For months, the evidence has mounted regarding the impact of lockdown policies typically touted by Democrats in governors’ mansions, Edwards included, showing their marginal effectiveness in stemming the Wuhan coronavirus pandemic doesn’t compensate for their costs in human suffering. A couple of recent research efforts reinforces that point. (These National Bureau of Economic Research papers are preliminary, without completed peer reviews.)
University of Chicago economist Casey Mulligan measured the impact in terms of excess “deaths of despair,” which likely has claimed by now at least a couple of hundred Louisianans, caused by policies that restrict or shutter businesses. He discovered that these restrictions isolate people, wherein those with more fragile psyches became more likely to abuse substances and commit suicide and may account for a 10 to 60 percent increase in excess deaths nationally.
A team of researchers from Duke, Harvard, and Johns Hopkins Universities tackled a related question of how policy reactions to the pandemic regarding employment would affect in the long term mortality rates and life expectancies. Almost the entirety of the unemployment shock seen in the wake of the pandemic’s emergence would come from government-imposed lockdown policies.
They discovered that sudden negative changes in employment in the aggregate produced higher mortality and lower life expectancy in the future. Regarding the pandemic, they predict a 3 percent increase in mortality rate and a 0.5 percent drop in life expectancy over the next 15 years for the overall American population. It will disproportionately affect African-Americans and women over a shorter horizon. These figures translate into a staggering 890,000 additional deaths over the next 15 years, and obviously would go higher the longer state policy-makers persist in restricting commercial activities.
Such restrictions save lives and suffering, but, as the data show, significantly fewer and less than their side effects trigger. The sensible, science-based call would be for Edwards and any other governor or state agency imposing these to lift most, if not all, of them.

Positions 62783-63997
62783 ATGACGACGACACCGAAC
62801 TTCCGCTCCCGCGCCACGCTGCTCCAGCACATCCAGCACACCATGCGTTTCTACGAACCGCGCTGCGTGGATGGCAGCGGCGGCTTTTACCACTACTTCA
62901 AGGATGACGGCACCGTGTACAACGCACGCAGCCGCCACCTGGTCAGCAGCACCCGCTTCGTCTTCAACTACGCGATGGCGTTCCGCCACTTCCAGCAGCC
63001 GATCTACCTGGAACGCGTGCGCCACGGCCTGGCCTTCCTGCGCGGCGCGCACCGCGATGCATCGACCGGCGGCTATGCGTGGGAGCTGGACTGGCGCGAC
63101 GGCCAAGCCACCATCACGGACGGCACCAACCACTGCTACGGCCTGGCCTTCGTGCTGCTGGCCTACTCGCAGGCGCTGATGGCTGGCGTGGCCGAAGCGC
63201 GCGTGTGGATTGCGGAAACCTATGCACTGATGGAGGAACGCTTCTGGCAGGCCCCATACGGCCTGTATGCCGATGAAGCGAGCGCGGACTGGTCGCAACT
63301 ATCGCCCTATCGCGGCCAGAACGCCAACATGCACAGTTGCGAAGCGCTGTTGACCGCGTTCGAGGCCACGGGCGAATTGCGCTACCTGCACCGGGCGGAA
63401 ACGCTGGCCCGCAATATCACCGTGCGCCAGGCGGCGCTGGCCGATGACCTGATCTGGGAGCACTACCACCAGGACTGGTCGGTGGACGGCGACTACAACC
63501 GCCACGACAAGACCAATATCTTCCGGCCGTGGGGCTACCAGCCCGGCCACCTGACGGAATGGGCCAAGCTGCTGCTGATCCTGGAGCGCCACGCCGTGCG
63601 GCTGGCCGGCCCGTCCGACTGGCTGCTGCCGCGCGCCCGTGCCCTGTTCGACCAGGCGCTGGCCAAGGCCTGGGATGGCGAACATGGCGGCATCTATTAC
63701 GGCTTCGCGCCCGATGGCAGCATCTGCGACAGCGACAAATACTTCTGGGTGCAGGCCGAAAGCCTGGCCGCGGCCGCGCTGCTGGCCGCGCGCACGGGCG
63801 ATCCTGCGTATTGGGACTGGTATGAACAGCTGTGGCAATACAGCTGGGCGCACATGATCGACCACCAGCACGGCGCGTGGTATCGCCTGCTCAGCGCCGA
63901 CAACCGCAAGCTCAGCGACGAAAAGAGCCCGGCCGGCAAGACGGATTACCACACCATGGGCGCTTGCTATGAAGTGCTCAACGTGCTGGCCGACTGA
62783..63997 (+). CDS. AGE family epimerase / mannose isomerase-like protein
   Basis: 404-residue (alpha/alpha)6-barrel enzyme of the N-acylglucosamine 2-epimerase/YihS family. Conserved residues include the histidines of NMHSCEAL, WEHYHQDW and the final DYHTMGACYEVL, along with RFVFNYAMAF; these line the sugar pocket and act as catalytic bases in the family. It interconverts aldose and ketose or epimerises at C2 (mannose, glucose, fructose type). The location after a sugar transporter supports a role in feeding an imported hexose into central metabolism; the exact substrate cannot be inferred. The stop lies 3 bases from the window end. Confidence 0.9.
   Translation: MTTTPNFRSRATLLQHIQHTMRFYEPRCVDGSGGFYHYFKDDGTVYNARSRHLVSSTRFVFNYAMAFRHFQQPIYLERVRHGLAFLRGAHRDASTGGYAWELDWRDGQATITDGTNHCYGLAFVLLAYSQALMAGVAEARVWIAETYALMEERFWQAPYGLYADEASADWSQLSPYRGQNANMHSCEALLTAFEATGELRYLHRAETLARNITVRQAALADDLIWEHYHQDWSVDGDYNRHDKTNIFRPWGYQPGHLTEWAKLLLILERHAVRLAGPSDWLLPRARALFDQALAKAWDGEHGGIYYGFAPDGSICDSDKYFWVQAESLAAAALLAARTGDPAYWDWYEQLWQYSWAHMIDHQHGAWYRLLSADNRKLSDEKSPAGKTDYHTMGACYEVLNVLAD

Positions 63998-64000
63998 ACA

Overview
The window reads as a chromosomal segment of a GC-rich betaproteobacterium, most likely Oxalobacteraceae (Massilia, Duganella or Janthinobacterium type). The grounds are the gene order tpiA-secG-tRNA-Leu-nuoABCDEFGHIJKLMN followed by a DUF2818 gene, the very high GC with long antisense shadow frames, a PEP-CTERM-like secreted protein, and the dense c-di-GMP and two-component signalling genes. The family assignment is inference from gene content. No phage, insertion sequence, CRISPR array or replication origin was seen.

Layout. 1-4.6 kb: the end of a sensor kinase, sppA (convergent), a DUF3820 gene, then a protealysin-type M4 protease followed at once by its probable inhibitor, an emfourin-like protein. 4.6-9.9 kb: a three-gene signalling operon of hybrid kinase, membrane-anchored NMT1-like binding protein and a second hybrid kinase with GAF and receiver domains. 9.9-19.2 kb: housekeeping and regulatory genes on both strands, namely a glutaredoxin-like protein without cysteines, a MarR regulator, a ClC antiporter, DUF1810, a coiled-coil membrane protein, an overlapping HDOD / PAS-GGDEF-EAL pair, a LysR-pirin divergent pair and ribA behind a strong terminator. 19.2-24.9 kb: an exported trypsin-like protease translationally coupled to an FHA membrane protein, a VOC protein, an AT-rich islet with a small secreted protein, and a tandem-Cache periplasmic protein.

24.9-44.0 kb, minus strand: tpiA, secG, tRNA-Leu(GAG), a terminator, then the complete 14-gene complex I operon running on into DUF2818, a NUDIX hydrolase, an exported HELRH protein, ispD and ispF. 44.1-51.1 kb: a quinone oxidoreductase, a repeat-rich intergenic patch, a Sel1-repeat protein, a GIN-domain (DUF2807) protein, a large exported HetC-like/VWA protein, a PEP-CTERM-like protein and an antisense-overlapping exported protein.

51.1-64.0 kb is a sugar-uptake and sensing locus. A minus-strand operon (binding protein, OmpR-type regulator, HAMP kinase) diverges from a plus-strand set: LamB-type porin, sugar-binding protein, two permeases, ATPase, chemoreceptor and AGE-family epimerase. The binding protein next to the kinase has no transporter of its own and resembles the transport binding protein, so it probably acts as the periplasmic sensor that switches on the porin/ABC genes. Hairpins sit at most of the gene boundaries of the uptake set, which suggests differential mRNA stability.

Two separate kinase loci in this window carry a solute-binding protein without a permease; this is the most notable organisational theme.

At least some Democrats in power finally are easing restrictions, at least those with the most biting ones. But that likely has less to do with the science, which has been pretty clear on this issue, and much more to do with politics.
Over a week ago, Trump left office. Given the paucity of scientific support that had gathered months ago for all but the least intrusive restrictions on populations, that these Democrats didn’t adjust policy accordingly suggests they wanted to keep restrictions in place not only to make economic conditions looks worse to enfeeble Trump’s reelection efforts, but also to increase Americans’ tolerance for government intervention and welfare payments. Then, when Democrat Pres. Joe Biden took office, lifting restrictions would make it seem Biden played a role in that, a freer economy would recover faster and more aligned with Biden’s time in office, and, they hope, more people would become addicted to government transfer payments that increases support for the redistributive agenda of Democrats.
This is the only explanation that makes sense given the science and subsequent reactions. It applies equally to the easing granted starting Friday by Democrat New Orleans Mayor LaToya Cantrell of the city’s restrictions that exceed the state’s. Maybe because only governors in states with the most severe lockdowns have lifted their extreme measures after Biden’s inauguration, putting those states on similar footing to Louisiana, Edwards has hesitated to pare any. From his partisan-driven perspective, he need not.
So, it’s all right, John Bel. Bad bogeyman gone, good “big guy” 10-percenter in, and following your agenda mostly to perfection. You can ease up now, and finally with a straight face say your pandemic policy is following the science. Lives depend on it.